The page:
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Choosing a graphic library

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Me and my team are looking for a graphic library for C++. Unfortunately, until now we were not able to find a suitable libary.
What is our situation?
We programmed a game in Java using the JMonkey Engine 3.
Due to some technological reasons we decided to re-write the game in C++.
What are our skills?
We have already wirtten a small engine on top of OpenGL and worked with other graphic libraries. Still, we don't want to mess around with programming a 3D engine. Also, we don't have enough experience (and time/people) to programm a library that can keep up with modern graphic engines.
What do we need?
Simple answer - a modern graphic library. Features like physically based shading, tessellation, deferred shading, etc.. would be nice to have. We want to build the game engine by ourself - so we are combining several modules to our own engine that fits our needs. Some of them (like graphics and physics) should be handled by 3rd party libraries and others (like networking) are programmed by ourself. This is very important to us, since we can modify the engine later and change the graphics library in the future, for example. So we don't need a complete game engine - we need a seperare graphics library. Or an engine that lets you use only the 3D library of the whole package.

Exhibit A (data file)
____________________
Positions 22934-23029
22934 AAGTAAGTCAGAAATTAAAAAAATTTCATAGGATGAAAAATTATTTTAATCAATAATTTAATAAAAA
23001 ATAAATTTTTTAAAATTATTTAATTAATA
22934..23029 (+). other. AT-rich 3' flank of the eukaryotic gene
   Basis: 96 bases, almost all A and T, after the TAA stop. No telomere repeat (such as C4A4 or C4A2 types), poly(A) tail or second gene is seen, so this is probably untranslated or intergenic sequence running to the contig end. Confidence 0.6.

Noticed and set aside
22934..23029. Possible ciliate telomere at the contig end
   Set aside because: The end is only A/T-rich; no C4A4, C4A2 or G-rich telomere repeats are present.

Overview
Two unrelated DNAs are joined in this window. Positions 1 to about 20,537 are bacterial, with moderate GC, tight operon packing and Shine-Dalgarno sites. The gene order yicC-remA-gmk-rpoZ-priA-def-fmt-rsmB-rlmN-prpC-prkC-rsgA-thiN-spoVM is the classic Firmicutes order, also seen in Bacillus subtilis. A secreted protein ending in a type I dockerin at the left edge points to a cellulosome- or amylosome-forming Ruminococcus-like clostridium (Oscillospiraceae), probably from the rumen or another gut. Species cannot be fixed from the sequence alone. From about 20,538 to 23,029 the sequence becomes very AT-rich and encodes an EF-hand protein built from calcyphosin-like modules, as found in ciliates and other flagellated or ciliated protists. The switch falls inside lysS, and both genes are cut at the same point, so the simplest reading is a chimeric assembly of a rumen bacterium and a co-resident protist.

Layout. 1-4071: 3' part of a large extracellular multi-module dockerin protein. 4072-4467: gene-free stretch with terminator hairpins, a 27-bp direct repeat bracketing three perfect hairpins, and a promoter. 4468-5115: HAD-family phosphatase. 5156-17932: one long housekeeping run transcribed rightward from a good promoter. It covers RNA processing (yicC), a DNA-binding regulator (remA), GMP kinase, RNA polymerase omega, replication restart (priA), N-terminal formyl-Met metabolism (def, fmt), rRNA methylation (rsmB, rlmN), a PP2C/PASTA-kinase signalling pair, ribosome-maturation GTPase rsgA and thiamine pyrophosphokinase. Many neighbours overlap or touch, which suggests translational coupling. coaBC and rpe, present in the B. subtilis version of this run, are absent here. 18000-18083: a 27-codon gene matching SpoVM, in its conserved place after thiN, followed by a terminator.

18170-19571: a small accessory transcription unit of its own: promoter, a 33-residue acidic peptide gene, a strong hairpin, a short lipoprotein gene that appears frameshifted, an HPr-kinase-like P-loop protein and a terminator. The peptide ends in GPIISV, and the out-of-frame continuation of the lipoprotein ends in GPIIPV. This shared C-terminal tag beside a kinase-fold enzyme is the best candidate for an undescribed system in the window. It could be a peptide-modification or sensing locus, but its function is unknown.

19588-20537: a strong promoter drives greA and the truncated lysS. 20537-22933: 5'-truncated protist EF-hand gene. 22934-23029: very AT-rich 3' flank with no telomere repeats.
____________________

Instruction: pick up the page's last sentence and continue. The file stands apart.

We don't want to set a maximum limit for the pricing - the cheaper the better. OpenSource would be best.
What do we have looked at already?
We have seen that the CryEngine and the UnrealEngine 4 offer fair licencing prices for indie-developers (from 10-20 € / month). Now, I don't know how these engines work. My fear is that they require you to use the shipped SDK to build your games with the engine. What we want is to develop our game in-code only, and write our own SDK/Editor for the game. Also, I doubt that you can only use the 3D part of the Cry/Unreal engine sepperately from the rest.
Libraries like Ogre3D and Irrlicht would have the structure that we are looking for (simply including the 3D library and using it), but I don't think it can keep up with modern graphic engines.
We also looked at Torque3D, Panda3D, Leadwerks and PixelLight (which seems quite promising but the last github commit is 2 years ago and no stable version was released so far).